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Thursday November 30

  • STALLING IN BOSTON: Arts boosters in Boston look around the country and see cities encouraging development of arts facilities. But in Boston, plans for new arts initiatives seem to have stalled out. "In Boston, it seems, ambitious dreams to incorporate the arts into major development plans have generally failed." Boston Herald 11/30/00
  • POE'S MYSTERIOUS CODE: For 159 years, a cryptogram, offered by Edgar Allan Poe, has baffled puzzle solvers. "Solving it became the holy grail of the art, with Poe fanatics convinced it would unlock a secret message from beyond the grave." Now a Toronto software engineer has cracked the code, and it turns out that... The Globe & Mail 11/300/00

Wednesday November 29

  • AS BAD AS ALL THAT? Is American culture going to the dogs? Morris Berman thinks so: His book "Twilight of American Culture" paints "a copious chamber of cultural horrors: corporate publishing and the death of small bookstores, New Age platitudes and spiritual nostrums, ignorant college students and their jargon-ridden post-modernist mentors ... you get the idea. For blame, Berman trots out The Usual Suspects: globalization, corporate domination, endless greed, insidious marketing, the media circus, and of course, the stupidity and gullibility of the American public." Really? The Idler 11/27/00
  • THEATRE IN AUSTRALIA: "In the 1970s and early 1980s Australian theatre was seen as part of an integral social debate about national identity and self confidence. The advent of serious arts funding came out of clearly articulated statements on the importance of the arts, and our politicians were well versed in the reasons why a funded arts environment was important to a social system. The arts were seen as a necessary expense, like roads or water." Now we should enjoy the rewards. Sydney Morning Herald 11/29/00
  • CEZANNE AS BUSINESS MODEL: "University of Chicago economist David Galenson charts the sea change from artistic tradition to reinvention, using the auction prices of paintings as his measure of value. Correlating the price of a work of art with the age of the artist at the time of the painting's execution, Galenson mapped the patterns of success and innovation over the past century in art history. His essays describe French and American painting, but their relevance is much broader." Salon 11/28/00

Tuesday November 28

  • BRINGING ARTS TO EDUCATION: Every study shows that children who receive instruction in art and music are more focused, get better grades and score higher on standardized tests than children who don't. So it was something of a small triumph for sanity when the National Endowment for the Arts and the U.S. Department of Housing and Urban Development earlier this month announced a $4 million pilot program to help bring arts instruction to kids living in public housing. Baltimore Sun 11/28/00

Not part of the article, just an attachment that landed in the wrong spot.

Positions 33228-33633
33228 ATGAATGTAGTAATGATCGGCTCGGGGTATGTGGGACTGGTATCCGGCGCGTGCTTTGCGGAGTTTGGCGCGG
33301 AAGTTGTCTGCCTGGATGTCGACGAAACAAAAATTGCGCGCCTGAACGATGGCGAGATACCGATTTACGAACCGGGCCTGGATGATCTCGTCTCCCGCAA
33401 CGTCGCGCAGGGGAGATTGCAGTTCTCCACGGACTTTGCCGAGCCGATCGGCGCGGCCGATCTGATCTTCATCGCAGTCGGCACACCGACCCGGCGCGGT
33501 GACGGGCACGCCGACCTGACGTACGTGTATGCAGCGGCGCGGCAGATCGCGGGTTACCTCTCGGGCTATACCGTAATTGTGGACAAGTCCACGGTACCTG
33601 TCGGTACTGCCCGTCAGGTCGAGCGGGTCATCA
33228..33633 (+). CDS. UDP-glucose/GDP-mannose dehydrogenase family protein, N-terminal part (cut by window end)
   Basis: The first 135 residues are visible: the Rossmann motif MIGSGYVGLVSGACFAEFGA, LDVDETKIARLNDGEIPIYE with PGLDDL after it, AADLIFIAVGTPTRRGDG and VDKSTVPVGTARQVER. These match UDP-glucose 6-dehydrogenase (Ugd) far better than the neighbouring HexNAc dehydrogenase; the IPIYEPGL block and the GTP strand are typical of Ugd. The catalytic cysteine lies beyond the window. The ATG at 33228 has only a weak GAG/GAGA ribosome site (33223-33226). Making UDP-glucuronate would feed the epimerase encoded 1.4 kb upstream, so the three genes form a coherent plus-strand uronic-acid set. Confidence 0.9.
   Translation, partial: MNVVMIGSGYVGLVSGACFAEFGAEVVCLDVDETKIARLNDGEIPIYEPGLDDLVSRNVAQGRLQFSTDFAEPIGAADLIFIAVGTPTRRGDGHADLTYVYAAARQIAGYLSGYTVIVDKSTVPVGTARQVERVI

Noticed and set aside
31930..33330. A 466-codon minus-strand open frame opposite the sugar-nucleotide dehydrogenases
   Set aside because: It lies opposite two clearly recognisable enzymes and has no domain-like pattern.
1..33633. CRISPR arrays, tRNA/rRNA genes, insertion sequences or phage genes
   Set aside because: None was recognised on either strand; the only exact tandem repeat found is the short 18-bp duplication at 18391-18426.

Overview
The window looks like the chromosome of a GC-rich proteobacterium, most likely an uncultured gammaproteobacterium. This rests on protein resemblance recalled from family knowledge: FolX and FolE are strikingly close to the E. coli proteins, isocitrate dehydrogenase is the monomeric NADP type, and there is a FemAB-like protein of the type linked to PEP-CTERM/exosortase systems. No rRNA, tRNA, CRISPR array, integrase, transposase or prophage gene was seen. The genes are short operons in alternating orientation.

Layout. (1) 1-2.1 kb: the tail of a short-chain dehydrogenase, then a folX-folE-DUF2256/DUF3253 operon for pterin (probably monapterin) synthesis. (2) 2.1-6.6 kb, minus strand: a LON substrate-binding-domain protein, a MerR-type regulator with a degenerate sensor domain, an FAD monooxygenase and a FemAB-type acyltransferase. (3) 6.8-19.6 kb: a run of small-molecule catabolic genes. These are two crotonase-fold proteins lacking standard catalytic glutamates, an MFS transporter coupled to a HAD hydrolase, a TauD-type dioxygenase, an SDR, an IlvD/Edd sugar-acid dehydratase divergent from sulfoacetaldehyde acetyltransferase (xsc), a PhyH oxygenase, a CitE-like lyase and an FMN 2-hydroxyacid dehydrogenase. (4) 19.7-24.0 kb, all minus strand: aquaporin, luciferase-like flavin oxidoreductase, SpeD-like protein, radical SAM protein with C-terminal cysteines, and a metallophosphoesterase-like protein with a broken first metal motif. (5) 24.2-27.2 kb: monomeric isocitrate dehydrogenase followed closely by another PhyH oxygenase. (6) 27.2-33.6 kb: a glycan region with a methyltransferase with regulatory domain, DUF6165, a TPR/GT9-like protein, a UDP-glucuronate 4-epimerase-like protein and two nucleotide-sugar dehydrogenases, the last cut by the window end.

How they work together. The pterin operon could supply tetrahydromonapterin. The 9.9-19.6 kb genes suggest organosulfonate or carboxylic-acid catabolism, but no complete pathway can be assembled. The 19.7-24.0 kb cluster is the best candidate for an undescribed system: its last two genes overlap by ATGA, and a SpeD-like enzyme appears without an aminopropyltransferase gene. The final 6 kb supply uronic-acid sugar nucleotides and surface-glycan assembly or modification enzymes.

• GETTING PERMISSION: A new Russian initiative aims to educate Russian artists about intellectual property and copyright. "Even though Russia signed up to the international Bern Convention on copyright in 1994, it is taking time for the copyright mentality to take root. This has led to confusing and often farcical situations, such as Russian theater companies being forced to cancel tours abroad because they never bothered to get permission to stage the foreign play they intended to bring." St. Petersburg Times (Russia) 11/28/00

Monday November 27

  • REVIVING NEA SUPPORT: Since taking the helm of the National Endowment for the Arts in 1998, chairman Bill Ivey has been largely responsible for the NEA’s renewed support in Washington. The Senate approved a $7 million budget increase this year in part due to Ivey’s promise to spread NEA dollars around the country and increase access to the arts in rural areas. Nando Times (AP) 11/26/00
  • THE NEW CAPITALISM: "With Russia’s government strapped for cash, the country’s sprawling network of great arts institutions is being forced into the unfamiliar world of commerce. The Russia Museum is one of the winners, organising an ever-expanding network of souvenir shops, a web site, and this year a record 15 foreign exhibitions. None of this has come easy to Russia’s museums and theatres. For 70 years the former Communist regime paid their entire budget, and also taught that private enterprise was a sin." The Scotsman 11/27/00

Sunday November 26

  • THE ORIGIN OF SPECIES: "By now, the pattern is familiar: Americans invent a piece of pop culture but don't seem to fully accept it until the British adapt, refine and sell it back as something new." San Francisco Chronicle 11/26/00
  • CONSIDER THE ARTIST MANAGER: Artists have no problem with paying managers commission when they [the artists] aren't earning money but as soon as they do, some of them become resentful, forgetting the blood, sweat and tears you have put in over the formative years. Every manager dreams of discovering and nurturing that talent, not out of vanity but through entrepreneurial ambition. They have careers to pursue, but people seem to think they are doing it for fun." The Observer (London) 11/26/00

Friday November 24

  • THE POLITICS OF ART: There's a federal election going on in Canada, but none of the candidates or parties seems to want to talk about culture or the arts, a $22 billion industry in which the government has some major investments. Ottawa Citizen 11/24/00